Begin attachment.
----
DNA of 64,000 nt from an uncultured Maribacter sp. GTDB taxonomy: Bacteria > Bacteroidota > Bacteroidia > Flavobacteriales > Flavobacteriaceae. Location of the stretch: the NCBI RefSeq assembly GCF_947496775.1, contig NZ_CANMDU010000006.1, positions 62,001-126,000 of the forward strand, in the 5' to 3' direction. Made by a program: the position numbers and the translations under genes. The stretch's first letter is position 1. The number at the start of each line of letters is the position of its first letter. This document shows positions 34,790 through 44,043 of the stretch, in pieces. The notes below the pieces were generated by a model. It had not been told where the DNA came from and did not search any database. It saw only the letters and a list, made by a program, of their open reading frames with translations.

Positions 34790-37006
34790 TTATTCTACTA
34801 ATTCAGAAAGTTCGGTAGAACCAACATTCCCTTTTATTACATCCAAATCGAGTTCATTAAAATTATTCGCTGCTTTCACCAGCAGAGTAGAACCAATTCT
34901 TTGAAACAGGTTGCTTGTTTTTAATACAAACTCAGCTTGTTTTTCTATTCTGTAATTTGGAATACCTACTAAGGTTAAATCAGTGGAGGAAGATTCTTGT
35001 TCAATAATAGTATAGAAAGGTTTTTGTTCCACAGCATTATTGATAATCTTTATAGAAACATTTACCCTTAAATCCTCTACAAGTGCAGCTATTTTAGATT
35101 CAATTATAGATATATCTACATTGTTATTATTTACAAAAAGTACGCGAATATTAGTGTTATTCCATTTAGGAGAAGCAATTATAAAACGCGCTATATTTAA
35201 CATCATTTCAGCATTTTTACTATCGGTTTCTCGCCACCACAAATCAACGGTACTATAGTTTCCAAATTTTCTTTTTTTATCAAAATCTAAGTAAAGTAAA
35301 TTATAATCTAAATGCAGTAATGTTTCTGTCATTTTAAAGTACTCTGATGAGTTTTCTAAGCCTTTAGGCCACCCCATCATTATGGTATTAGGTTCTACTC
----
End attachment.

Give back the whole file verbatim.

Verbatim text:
DNA of 64,000 nt from an uncultured Maribacter sp. GTDB taxonomy: Bacteria > Bacteroidota > Bacteroidia > Flavobacteriales > Flavobacteriaceae. Location of the stretch: the NCBI RefSeq assembly GCF_947496775.1, contig NZ_CANMDU010000006.1, positions 62,001-126,000 of the forward strand, in the 5' to 3' direction. Made by a program: the position numbers and the translations under genes. The stretch's first letter is position 1. The number at the start of each line of letters is the position of its first letter. This document shows positions 34,790 through 44,043 of the stretch, in pieces. The notes below the pieces were generated by a model. It had not been told where the DNA came from and did not search any database. It saw only the letters and a list, made by a program, of their open reading frames with translations.

Positions 34790-37006
34790 TTATTCTACTA
34801 ATTCAGAAAGTTCGGTAGAACCAACATTCCCTTTTATTACATCCAAATCGAGTTCATTAAAATTATTCGCTGCTTTCACCAGCAGAGTAGAACCAATTCT
34901 TTGAAACAGGTTGCTTGTTTTTAATACAAACTCAGCTTGTTTTTCTATTCTGTAATTTGGAATACCTACTAAGGTTAAATCAGTGGAGGAAGATTCTTGT
35001 TCAATAATAGTATAGAAAGGTTTTTGTTCCACAGCATTATTGATAATCTTTATAGAAACATTTACCCTTAAATCCTCTACAAGTGCAGCTATTTTAGATT
35101 CAATTATAGATATATCTACATTGTTATTATTTACAAAAAGTACGCGAATATTAGTGTTATTCCATTTAGGAGAAGCAATTATAAAACGCGCTATATTTAA
35201 CATCATTTCAGCATTTTTACTATCGGTTTCTCGCCACCACAAATCAACGGTACTATAGTTTCCAAATTTTCTTTTTTTATCAAAATCTAAGTAAAGTAAA
35301 TTATAATCTAAATGCAGTAATGTTTCTGTCATTTTAAAGTACTCTGATGAGTTTTCTAAGCCTTTAGGCCACCCCATCATTATGGTATTAGGTTCTACTC